Nation Dreams Big to Lessen Lag in Tech





Khalid Seid and Yeabtsega Mekonen, who are awaiting the results of the national higher education qualification exam, were among the cheering crowds awed at the appearance of a Saudi Arabian humanoid robot.

The first and only robot to receive legal personhood as well as a United Nations title – Sophia appeared at Millennium Hall last week. The occasion was the five-day long ICT Expo, hosted by the Ministry of Communication & Information Technology (MoCIT).

“This is a good inspiration for students like us,” says Khalid. “We have waited long to witness innovations such as this.”

Yeabtsega feels the same, “after a dozen years of schooling, we do not know the basics of software programming, which our peers have enjoyed in private schools,” expressing her experience in public schools.

The state giant Ethio-telecom sponsored Sophia’s visit to Ethiopia at the cost of 1.4 million Br, and she appeared at the expo dressed in traditional Ethiopian outfit designed by Sara Mohammed. well known Ethiopian designer

Her high profile arrival and meeting with Prime Minister Abiy Ahmed (PhD) have helped boost the number of attendance at the Expo to around 300,000. Having improved by half compared to that of last year, where110 developers, startups and firms showcased their products at the exposition.

The humanoid, a globally recognised figure that has attended some public events, is one of the latest technologies in Artificial Intelligence (AI) from the Hanson Robotics Ltd, headquartered in Hong Kong, Guangdong. Her defining feature has been her cognitive response capacity, which includes dozens of facial expressions.

She was partly programmed by computer scientists at iCog Labs, a research and development firm in AI founded by Ben Goertzel, an Israeli and chief scientist at Hanson and Getnet Assefa. The pair have helped develop the robot’s gesture and sensory systems, vision and audio with other developers such as Petersburg Group, Open Cog, and Mind Cloud.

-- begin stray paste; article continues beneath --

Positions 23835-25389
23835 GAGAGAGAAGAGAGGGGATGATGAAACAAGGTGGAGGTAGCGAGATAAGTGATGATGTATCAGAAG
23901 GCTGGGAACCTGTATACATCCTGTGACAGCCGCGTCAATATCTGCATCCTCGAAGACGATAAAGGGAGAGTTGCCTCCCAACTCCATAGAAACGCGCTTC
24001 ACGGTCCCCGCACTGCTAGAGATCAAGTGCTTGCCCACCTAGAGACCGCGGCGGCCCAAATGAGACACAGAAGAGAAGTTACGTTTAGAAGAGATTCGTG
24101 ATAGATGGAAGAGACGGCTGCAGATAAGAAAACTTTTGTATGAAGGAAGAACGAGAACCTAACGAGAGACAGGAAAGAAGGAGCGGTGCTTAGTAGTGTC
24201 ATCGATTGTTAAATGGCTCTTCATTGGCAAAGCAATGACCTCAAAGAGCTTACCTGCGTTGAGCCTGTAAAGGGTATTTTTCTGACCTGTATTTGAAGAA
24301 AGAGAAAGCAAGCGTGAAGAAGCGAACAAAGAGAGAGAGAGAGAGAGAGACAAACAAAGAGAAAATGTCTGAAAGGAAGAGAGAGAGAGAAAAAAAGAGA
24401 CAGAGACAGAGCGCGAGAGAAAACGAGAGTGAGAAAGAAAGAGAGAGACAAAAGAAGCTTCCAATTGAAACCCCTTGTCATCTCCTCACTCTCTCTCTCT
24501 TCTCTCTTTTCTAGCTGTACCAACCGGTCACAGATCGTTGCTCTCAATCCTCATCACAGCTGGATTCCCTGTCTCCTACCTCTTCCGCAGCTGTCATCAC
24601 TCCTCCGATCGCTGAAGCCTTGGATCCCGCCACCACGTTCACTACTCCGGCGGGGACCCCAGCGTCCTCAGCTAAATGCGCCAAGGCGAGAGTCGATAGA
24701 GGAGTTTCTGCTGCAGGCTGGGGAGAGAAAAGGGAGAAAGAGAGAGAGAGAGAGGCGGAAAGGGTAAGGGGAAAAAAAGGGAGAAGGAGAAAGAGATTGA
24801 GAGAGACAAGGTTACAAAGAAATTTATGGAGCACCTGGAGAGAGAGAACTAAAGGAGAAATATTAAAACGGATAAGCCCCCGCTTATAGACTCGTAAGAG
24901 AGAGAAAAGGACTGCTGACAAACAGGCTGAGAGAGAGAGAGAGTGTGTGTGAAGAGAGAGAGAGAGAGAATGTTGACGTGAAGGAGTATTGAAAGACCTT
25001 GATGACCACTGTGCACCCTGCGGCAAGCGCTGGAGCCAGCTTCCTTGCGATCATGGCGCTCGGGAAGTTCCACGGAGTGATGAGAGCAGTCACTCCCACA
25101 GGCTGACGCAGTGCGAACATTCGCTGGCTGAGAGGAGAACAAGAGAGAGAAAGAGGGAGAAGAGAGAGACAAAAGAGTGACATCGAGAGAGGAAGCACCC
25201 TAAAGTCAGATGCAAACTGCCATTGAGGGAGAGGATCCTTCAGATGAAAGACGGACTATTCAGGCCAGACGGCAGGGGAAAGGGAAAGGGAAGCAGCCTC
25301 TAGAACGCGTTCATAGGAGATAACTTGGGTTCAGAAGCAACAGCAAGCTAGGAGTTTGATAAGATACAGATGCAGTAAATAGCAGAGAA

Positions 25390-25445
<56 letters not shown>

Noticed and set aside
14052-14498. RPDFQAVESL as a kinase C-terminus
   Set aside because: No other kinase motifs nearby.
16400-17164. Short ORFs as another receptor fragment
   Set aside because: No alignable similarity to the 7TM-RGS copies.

The state giant Ethio-telecom sponsored Sophia’s visit to Ethiopia at the cost of 1.4 million Br, and she appeared at the expo dressed in traditional Ethiopian outfit designed by Sara Mohammed. well known Ethiopian designer



iCog, headquartered in Sidist Kilo, has up to 14 software and computer engineers from public universities and a capital of 15 million Br. It also gives internship opportunities to two candidates from 29 universities in the nation.

“iCog has long been trying to promote project-based learning in Ethiopia,” says Hiruy Tsegaye, 31, project manager at the company which currently works with 29 public universities and six high schools in Addis Abeba.

The capacity of our higher learning institutions in capturing technology and encouraging innovation is low, according to Getahun Mekuria (PhD), minister of Science & Technology.

“Artificial Intelligence and Blockchain Technology should guide our policy decisions in the future. It seems a miracle, but there is a talent that can lead the country in the direction of science and innovation,” Getahun told Fortune.

The Ministry has rented 900Sqm floor at the Tracon Tower around Churchill Avenue in Addis Abeba for this purpose. It will be used to house the MoST Talent Incubation Centre, where the government hopes to support innovations in AI, robotics and e-business.

The centre aims to train 70 to 100 students every six months after its expected opening in mid-July.